I decided to use my tractor's front end loader to lift the mixed concrete up to the pour area, which turned out to work really well. My neighbor Walt and I mixed and poured 30 bags in about 90 minutes. The heavy rains began just as we finished.

gjbingham 10-18-2007 11:33 AM

Re: George's Pompeii progress 3
3 Attachment(s)
I was a Navy Dentist for almost ouyears. My back got so bad over the years that I couldn't wait for the day when I didn't have to do dentistry anymore.
Your exactly correct about being committed once the cores are filled. But at that point, you're off and running.
Here's the last pics that will bring me up to date. Here's the concrete going in and the finished product, now curing for the next couple of weeks.
I had to take down the canopy as the weathermen were calling for wind gusts up to 45 MPH. I just found the umbrella down a few minutes ago. The new concrete is covered by a tarp, and I'm bored and waiting.......

thebadger 10-18-2007 12:49 PM

Re: George's Pompeii progress

Looking great so far. I think you had an earlier post about building permits... No matter how you net out there you may want to think about the height (probably already know this) of your chimney given the close proximity to your house. My oven will be over 10 feet from my house but next to my pergola. I'll need to extend the chimney 2-3 feet higher than my pergola.


gjbingham 10-19-2007 11:11 AM

Re: George's Pompeii progress
Thanks Dick,
I read your posting about the pergola and chimney height before. Yes, it is going to be a tall chimney. I was going to build the stand one block higher so that two 48" sections of chimney would put me 2 feet above the house. I decided against that because the floor of the oven would have ended up somewhere around mid-chest height, a little too high in my book.
From what I've read, the taller the chimney, the better it will draw. I hope that is truely the case. I'm still not sure how to enclose the oven and make it look attractive with that big chimney sticking out. As long as it cooks well though, I'll be happy enough.

biondoli 10-23-2007 06:20 PM

Re: George's Pompeii progress
Hi George,
looking at your progress, you did a nice job, I am thinking to build a corner oven like yours as I have limited space and thinking if 60" would be ok instead of your 64" as heart slab. What would you suggest based on your experience? Thanks Carlo

gjbingham 10-25-2007 07:28 AM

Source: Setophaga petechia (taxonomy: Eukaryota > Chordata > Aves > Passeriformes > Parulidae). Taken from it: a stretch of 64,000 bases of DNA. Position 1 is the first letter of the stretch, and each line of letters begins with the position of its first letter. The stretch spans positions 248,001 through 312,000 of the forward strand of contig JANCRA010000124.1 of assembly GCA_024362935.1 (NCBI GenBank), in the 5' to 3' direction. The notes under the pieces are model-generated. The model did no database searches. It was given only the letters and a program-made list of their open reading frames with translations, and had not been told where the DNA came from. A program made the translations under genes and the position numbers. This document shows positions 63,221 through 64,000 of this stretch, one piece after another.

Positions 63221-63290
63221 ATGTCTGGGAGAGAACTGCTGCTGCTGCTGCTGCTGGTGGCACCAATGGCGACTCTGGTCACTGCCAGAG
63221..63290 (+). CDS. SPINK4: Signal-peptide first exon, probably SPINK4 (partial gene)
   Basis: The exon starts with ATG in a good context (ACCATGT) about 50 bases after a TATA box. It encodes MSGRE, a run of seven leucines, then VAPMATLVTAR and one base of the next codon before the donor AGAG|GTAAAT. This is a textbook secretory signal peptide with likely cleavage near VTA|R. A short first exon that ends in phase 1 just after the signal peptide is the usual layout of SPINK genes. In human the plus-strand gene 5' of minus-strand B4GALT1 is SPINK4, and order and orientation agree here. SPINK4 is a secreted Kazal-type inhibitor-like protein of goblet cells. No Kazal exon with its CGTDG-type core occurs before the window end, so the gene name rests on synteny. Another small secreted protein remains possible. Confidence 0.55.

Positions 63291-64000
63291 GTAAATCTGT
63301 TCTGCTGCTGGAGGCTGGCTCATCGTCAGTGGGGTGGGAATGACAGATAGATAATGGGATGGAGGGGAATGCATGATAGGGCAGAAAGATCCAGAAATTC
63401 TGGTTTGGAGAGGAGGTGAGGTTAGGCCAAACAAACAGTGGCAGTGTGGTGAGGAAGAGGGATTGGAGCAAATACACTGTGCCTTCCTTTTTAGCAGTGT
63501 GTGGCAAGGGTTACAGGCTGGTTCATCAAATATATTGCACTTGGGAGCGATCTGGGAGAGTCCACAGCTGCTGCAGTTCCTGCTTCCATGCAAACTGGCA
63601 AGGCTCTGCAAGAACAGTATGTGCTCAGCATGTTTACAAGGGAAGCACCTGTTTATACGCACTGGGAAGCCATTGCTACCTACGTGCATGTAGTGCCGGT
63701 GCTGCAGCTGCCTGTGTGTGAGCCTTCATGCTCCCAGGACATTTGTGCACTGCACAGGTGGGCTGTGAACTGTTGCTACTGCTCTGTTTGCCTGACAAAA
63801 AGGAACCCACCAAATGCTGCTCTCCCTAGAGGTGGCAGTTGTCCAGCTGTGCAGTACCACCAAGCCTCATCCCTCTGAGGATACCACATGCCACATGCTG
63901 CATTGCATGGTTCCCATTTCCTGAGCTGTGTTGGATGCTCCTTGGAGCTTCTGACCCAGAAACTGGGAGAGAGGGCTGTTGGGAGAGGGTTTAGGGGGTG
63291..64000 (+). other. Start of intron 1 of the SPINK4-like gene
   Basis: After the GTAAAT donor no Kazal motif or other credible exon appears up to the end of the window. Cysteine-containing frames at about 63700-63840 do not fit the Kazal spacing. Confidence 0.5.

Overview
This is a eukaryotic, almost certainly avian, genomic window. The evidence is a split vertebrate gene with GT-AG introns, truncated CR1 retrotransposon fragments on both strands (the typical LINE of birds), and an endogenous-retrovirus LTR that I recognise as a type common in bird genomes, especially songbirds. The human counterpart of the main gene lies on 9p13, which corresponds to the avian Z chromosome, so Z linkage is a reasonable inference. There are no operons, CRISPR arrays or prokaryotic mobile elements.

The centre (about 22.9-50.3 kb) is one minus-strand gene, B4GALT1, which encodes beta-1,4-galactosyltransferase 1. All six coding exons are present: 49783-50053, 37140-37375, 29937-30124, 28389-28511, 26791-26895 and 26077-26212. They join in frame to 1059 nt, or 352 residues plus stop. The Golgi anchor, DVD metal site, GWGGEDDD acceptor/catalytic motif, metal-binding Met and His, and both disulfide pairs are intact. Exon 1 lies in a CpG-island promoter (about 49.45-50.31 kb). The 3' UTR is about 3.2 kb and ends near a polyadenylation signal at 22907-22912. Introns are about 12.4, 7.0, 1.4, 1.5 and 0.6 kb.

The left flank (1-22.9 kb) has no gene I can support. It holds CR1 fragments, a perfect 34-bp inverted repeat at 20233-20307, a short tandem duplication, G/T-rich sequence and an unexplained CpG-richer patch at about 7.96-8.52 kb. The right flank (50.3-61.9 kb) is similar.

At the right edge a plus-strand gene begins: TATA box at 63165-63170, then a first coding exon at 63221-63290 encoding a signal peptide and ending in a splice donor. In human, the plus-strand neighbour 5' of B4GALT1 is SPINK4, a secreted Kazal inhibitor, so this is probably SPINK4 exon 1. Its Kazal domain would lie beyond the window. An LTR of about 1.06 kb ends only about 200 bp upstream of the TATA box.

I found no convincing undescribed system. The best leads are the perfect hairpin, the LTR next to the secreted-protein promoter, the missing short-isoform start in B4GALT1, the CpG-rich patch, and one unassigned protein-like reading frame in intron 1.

Re: George's Pompeii progress
It seemed that no matter how I stacked the blocks, I ended up with 54 or62.5 inches (+/-) (not 64 as you wrote). I had no desire to try to cut those concrete blocks, though it can be done.

For a 36 inch oven, you need 55 inches of base plus space for whatever building your finish...block, metal studs, stucco, etc. There should be enough room on a 60 inch base for a stucco or metal stud/backerboard finish on the corner installation (I think). The sticking point is the space for the oven opening, which requires and additional 6 inches for the vent and 12ish for the landing. I get really tight on mine. I think I have 9 inches for the landing because of the way I rounded the corner.

Check my question in the Getting Started forum about how much space is required for the vent floor. It may shed some more light on the situation. Ultimately, you could make the oven slightly smaller, which is not as desireable but better than no oven at all.

Hope this helps.

biondoli 10-25-2007 09:37 AM

Re: George's Pompeii progress
George, the 64" I mentioned are related to the foundation slab, you are right 62.5" is the heart slab because the blocks are not 16" but 15.6" each. I am posting a reply and add my drawing plan to your venting question so we can open a discussion and get some input, thanks Carlo:)

gjbingham 10-25-2007 01:11 PM

Re: George's Pompeii progress
Ahh, my mistake. I see what you're referring to. Sadly, I don't have any experience in the hearth slab size. I poured mine into an existing foundation of a (now gone) sunroom.

I think James recommends 4 (or 8?) inches wider than the stand so that you have room for final finishing. Realistically, I think you could probably use the same width for the slab that you use for the stand. Just my opinion.